Glaucoma is leading cause of dog blindness
by By Sue Little
Jul 28, 2013 | 714 views | 0 0 comments | 4 4 recommendations | email to a friend | print


Five years ago a backyard breeder gave up three litters of beautiful puppies and their mothers to the Cleveland Animal Shelter.

I adopted two of the puppies, a male and a female, into my home foster care.

Then I quickly made calls to other ESP members hoping they had the time to home foster either some of the other puppies and/or their mothers prior to their adoption following vetting and socializing, into carefully screened forever home.

When our oldest daughter, Sally, and her husband, Vaughn, from Alabama, met my two newest foster puppies they fell in love with the little female, Lily Belle, and adopted her. I kept Lily's little brother, Bay. Much later as I was flipping through one of my favorite dog books, "Simon & Schuster's Guide to Dogs," I was amazed to see a picture and a description of a breed called Kromfohrlander.

Instantly I recognized this was the breed of Lily Belle and Bay and all the others given up by that backyard breeder.

Both Lily Belle and Bay quickly became dearly loved members of our families — prime examples of happy, healthy companion dogs who enjoyed our other dogs.

Then, about 1 1/2 years ago, Lily Belle got an eye infection. She was treated by her Huntsville veterinarian and her eye cleared up just fine. Six months later she developed another eye infection, and six months after than her right eye became red and was partially shutting, obviously from yet another infection.

Sally and Vaughn again quickly took her to their veterinarian. They were then advised to take her to a canine opthalmologist in Birmingham. Sadly, that examination confirmed that she had glaucoma in her right eye and that she is totally blind in that eye.

They also learned, as often happens, that her left eye is in jeopardy of blindness from this awful disease which can strike so suddenly.

When I talked with Dr. Oscar Wilson of Mountainview Veterinary Hospital here in Cleveland about canine glaucoma he told me that glaucoma "is a leading cause of blindness in dogs. It is often more prevalent in some breeds. Cocker spaniels, beagles, chows, basset hounds and Norwegian elkhounds are some of the breeds predisposed to glaucoma which often goes unnoticed until it is in the severe stages. It is caused by high pressure in the eye that causes inadequate fluid drainage," Wilson explained.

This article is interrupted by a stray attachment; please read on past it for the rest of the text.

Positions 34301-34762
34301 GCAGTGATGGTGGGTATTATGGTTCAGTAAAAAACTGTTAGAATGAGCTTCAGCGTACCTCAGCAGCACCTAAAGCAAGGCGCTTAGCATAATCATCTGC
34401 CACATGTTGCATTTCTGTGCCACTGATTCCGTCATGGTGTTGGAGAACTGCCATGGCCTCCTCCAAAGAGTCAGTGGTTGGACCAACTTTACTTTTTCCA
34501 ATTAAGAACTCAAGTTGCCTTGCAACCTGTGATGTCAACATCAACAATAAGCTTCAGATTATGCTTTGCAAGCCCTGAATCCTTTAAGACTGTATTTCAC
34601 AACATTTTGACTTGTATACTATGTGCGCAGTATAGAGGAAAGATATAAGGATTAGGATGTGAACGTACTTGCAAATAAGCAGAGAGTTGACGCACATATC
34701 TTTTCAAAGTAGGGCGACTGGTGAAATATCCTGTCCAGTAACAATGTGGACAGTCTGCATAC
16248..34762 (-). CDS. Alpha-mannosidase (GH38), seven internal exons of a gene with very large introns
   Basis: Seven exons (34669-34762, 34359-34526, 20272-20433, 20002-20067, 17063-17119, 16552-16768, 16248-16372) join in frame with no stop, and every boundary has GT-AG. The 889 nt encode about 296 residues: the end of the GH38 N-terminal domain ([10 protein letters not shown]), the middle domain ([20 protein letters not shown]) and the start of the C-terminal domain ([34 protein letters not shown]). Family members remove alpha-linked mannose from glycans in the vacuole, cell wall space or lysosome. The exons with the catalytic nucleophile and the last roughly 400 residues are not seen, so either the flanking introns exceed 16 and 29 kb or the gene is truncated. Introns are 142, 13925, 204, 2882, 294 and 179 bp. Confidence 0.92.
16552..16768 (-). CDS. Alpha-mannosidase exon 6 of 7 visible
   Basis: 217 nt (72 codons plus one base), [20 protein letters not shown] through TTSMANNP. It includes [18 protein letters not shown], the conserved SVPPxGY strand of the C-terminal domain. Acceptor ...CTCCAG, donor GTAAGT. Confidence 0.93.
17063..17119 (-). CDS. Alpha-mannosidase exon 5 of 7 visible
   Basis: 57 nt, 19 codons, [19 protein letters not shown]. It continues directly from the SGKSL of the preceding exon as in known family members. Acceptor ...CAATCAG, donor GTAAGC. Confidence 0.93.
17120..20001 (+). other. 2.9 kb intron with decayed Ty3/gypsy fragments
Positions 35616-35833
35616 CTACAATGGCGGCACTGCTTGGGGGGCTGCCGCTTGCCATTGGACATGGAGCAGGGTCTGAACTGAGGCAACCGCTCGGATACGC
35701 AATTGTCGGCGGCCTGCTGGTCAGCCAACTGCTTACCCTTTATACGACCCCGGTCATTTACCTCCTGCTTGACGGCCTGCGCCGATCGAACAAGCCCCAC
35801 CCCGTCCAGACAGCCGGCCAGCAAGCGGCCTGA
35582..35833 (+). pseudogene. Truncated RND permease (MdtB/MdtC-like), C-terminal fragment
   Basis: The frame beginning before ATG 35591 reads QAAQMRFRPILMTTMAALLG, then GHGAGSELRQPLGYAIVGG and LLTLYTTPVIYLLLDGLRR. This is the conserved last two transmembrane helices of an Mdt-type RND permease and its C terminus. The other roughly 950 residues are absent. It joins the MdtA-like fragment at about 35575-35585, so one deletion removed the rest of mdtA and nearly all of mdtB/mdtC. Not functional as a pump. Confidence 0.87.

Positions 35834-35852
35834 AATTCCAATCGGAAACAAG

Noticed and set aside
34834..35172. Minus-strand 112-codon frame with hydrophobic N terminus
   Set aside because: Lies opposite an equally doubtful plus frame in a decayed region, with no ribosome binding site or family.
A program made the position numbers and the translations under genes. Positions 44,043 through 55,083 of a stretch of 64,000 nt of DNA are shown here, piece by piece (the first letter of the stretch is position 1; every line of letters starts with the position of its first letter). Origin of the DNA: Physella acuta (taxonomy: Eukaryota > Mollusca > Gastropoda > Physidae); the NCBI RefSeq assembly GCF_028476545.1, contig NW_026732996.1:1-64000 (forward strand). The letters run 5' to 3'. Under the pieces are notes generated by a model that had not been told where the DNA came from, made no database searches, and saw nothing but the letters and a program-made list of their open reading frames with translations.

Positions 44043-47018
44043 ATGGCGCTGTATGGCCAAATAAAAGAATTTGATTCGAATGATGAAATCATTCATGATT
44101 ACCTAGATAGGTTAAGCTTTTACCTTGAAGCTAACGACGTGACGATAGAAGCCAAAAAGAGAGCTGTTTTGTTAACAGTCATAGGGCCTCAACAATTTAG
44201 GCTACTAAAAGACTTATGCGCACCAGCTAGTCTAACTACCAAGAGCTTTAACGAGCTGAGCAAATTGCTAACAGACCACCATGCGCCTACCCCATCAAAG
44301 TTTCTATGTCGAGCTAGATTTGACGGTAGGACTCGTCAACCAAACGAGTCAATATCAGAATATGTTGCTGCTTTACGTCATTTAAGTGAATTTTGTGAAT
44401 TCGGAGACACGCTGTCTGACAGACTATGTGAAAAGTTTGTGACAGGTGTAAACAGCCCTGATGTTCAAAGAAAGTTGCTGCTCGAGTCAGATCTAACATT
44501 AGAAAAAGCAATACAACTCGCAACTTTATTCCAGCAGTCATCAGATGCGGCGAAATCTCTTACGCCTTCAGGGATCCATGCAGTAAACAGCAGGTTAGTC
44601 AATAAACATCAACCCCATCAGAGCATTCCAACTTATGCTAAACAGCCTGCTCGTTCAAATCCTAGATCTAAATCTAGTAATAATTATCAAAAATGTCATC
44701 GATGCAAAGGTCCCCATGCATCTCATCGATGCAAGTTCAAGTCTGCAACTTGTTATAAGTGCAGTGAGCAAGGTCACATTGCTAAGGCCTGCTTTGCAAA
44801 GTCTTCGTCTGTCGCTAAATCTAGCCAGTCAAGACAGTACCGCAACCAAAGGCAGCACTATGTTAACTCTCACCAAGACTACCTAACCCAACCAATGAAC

"When people develop glaucoma they can usually manage it and maintain long-term sight with treatment and medications but with dogs there is an acute, blinding onset when glaucoma strikes. It often goes unnoticed in a dog until it is in a severe stage. In some breeds, such as the Pekingese, the affected eyeball may protrude but this disease strikes hard and fast which makes reporting any changes you see in a pet's eyes to your veterinarian so important," he said.

"In some dogs, such as Lily, an eye may get red, swollen and cloudy looking or may be partially shut. Reoccurring eye infections may also signal onset of the disease, as those Lily experienced," he added.

Can cats get glaucoma?

"Yes, but in cats it is usually the secondary type. Symptoms may show up as a change in the color of the iris or in one pupil being more dilated than the other eye's pupil. In cats probably 20 percent is secondary glaucoma.

In dogs, probably 80 percent is primary glaucoma. Besides glaucoma, pets can also develop melanoma in their eyes," he noted.

If a dog or a cat is suspected of having glaucoma a referral can be made to a canine/feline opthalmologist by your veterinarian.

"We refer such cases to Dr. Laratta, a canine/feline opthalmologist at the Riverview Emergency Clinic," Dr. Wilson said.

In conclusion, he urged pet owners to get regular veterinary check-ups for their pets since early detection of health problems is so vital to maintaining their well-being.

Paws up this week to: Lindsey Smith, Pat Hardin, Dan and Judy Haydon, Roy Womack, Jenny Donahue, Bob and Joanne Berger, Kathy and Richard Erwin and all who rescued a pet with the assurance of providing a long, wonderful life in a forever home.

Call me with your pet and wildlife stories, 728-5414, or write to: P.O. Box 4864, Cleveland TN 37320.